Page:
Meeting News Coverage

Cryptogenic stroke recurrence less likely with PFO closure than medical management

Patent foramen ovale closure appears to be superior to medical management in preventing the recurrence of cryptogenic stroke, according to extended follow-up results from the RESPECT trial presented at the annual TCT Scientific Symposium.

“We conclude, with this long-term, really extensive amount of new data, that treatment with the Amplatzer PFO Occluder is superior to guideline-recommended medical management,” John D. Carroll, MD, of the University of Colorado School of Medicine, said.

The findings presented were the longest ever from the RESPECT trial, which halted its original enrollment due to 25 ischemic events.

Carroll and colleagues evaluated 980 adults aged 18 to 60 years with PFO who had experienced cryptogenic stroke in the previous 270 days. Patients were randomly allocated to undergo treatment with the Amplatzer PFO Occluder (St. Jude Medical; n = 499) or guideline-directed medical management (n = 481).

The mean follow-up was 5.5 years for patients in the Amplatzer cohort and 4.9 years for those in the medical management group; this translated to 2,769 patient-years in the Amplatzer cohort and 2,376 patient-years in the medical management group. Trial duration was more than 10 years.

An analysis of the intention-to-treat patient population showed no significant differences in all-cause strokes between groups. In a subsequent analysis limited to cryptogenic strokes, patients demonstrated a 54% risk reduction in recurrence with Amplatzer vs. medical management (10 strokes vs. 19 strokes; HR = 0.46; log-rank P = .042).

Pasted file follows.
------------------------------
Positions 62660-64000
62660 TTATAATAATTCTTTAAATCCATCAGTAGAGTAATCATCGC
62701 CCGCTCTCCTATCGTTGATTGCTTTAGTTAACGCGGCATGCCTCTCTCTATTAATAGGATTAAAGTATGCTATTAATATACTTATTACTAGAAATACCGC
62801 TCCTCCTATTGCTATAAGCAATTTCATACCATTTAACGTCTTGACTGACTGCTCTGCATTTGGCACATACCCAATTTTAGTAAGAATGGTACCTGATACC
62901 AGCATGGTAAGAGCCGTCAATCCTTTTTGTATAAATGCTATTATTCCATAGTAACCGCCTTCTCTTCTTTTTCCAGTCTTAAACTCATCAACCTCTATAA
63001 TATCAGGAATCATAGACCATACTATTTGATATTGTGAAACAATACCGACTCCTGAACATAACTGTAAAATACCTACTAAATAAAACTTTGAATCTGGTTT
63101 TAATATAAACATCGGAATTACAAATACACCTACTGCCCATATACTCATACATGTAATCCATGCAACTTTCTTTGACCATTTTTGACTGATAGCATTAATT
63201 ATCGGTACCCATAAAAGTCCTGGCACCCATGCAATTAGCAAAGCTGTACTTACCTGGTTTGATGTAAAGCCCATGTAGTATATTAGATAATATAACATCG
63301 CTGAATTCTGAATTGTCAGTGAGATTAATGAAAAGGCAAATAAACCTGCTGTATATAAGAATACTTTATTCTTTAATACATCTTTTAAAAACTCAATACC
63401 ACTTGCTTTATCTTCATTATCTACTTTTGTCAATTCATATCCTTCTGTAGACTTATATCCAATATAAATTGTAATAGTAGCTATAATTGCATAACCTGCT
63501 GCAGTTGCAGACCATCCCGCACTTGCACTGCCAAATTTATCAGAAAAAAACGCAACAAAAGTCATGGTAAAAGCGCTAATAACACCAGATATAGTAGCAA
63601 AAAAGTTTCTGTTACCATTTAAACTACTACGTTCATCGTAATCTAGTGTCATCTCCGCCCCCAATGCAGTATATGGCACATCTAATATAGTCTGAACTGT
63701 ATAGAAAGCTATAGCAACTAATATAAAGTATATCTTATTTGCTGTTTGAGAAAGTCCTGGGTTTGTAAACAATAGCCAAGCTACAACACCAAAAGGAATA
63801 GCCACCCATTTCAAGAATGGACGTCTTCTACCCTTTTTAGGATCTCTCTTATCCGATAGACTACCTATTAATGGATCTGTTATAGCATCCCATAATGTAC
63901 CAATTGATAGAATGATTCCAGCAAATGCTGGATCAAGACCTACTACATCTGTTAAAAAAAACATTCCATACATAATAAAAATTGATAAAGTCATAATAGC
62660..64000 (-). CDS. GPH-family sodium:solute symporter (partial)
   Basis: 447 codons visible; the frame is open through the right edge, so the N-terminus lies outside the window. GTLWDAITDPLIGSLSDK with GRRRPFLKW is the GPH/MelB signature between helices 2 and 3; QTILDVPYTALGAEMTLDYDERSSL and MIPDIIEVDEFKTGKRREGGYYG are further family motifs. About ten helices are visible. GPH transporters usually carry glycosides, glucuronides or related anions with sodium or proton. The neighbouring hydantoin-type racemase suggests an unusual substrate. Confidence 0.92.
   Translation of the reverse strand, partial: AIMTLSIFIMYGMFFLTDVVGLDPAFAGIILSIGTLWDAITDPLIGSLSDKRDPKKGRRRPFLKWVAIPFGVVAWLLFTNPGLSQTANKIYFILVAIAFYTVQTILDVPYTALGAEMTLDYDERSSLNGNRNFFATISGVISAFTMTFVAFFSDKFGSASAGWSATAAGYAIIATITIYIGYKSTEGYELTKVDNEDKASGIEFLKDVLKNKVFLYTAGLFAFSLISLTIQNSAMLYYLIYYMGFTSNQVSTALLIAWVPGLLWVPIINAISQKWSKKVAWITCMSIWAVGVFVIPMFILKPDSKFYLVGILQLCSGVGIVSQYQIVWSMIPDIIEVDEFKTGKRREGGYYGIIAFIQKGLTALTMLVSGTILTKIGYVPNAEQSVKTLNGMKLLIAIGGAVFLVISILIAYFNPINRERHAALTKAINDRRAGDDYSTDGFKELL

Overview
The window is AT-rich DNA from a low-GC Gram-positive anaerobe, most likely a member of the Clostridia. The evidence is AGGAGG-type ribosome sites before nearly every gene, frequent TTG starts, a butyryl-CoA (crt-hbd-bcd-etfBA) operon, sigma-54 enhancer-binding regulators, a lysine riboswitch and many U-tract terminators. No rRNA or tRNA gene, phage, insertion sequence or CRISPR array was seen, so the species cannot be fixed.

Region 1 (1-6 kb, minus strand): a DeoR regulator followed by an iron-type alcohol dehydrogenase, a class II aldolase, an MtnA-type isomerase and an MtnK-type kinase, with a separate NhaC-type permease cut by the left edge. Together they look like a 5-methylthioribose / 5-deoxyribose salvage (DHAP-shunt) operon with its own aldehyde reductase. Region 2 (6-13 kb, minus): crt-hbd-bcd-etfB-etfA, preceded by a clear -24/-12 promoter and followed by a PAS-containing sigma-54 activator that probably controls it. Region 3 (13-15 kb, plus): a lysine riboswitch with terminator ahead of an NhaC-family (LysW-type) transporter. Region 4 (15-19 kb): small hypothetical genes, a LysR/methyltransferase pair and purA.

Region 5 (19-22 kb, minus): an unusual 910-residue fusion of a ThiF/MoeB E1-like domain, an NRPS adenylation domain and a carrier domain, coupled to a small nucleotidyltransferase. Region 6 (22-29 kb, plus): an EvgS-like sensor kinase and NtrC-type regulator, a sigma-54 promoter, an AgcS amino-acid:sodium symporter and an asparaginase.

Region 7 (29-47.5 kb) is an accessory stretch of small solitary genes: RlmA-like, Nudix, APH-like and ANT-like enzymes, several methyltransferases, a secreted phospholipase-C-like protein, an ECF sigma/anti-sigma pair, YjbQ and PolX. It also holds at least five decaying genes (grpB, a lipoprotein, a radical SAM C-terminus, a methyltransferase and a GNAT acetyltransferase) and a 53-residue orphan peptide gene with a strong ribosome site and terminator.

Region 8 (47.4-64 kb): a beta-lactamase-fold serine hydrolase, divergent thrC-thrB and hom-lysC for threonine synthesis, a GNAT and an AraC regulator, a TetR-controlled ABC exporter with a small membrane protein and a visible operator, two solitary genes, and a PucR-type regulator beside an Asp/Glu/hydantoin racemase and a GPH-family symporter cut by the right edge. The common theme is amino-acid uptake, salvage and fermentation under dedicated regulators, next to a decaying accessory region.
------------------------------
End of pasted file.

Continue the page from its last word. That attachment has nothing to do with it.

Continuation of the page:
An intention-to-treat sensitivity analysis among patients younger than 60 years showed a 52% risk reduction associated with Amplatzer (12 strokes in 475 patients) vs. medical management (22 strokes in 463 patients; HR = 0.476; log-rank P = .035).

Further, an atrial septal aneurysm/substantial shunt subgroup analysis in this population revealed an additional 75% cryptogenic stroke risk reduction with Amplatzer (four strokes in 319 patients) vs. medical management (13 strokes in 301 patients; HR = 0.245; log-rank P = .007).

No intraprocedural device embolization, device thrombosis or device erosion was observed in an analysis of PFO closure procedure or device-related serious adverse events; additionally, there was a low rate of major vascular complications (0.9%) and device explants (0.4%).

Carroll said this extended follow-up demonstrated the clear superiority of PFO closure over medical management.

“The treatment is fully manifest in the types of strokes for which PFO is intended,” he said. “The superiority is substantial and sustained, and the procedure and device now have long-term data showing their safety.” – by Jennifer Byrne

References:

Carroll JD, et al. RESPECT Trial: Extended Follow-Up. Presented at: TCT Scientific Symposium; Oct. 11-15, 2015; San Francisco.
Carroll JD, et al. N Engl J Med. 2013;doi:10.1056/NEJMoa1301440.

Disclosures: Carroll reports receiving consulting fees as a member of the Steering Committee for the RESPECT trial from St. Jude Medical.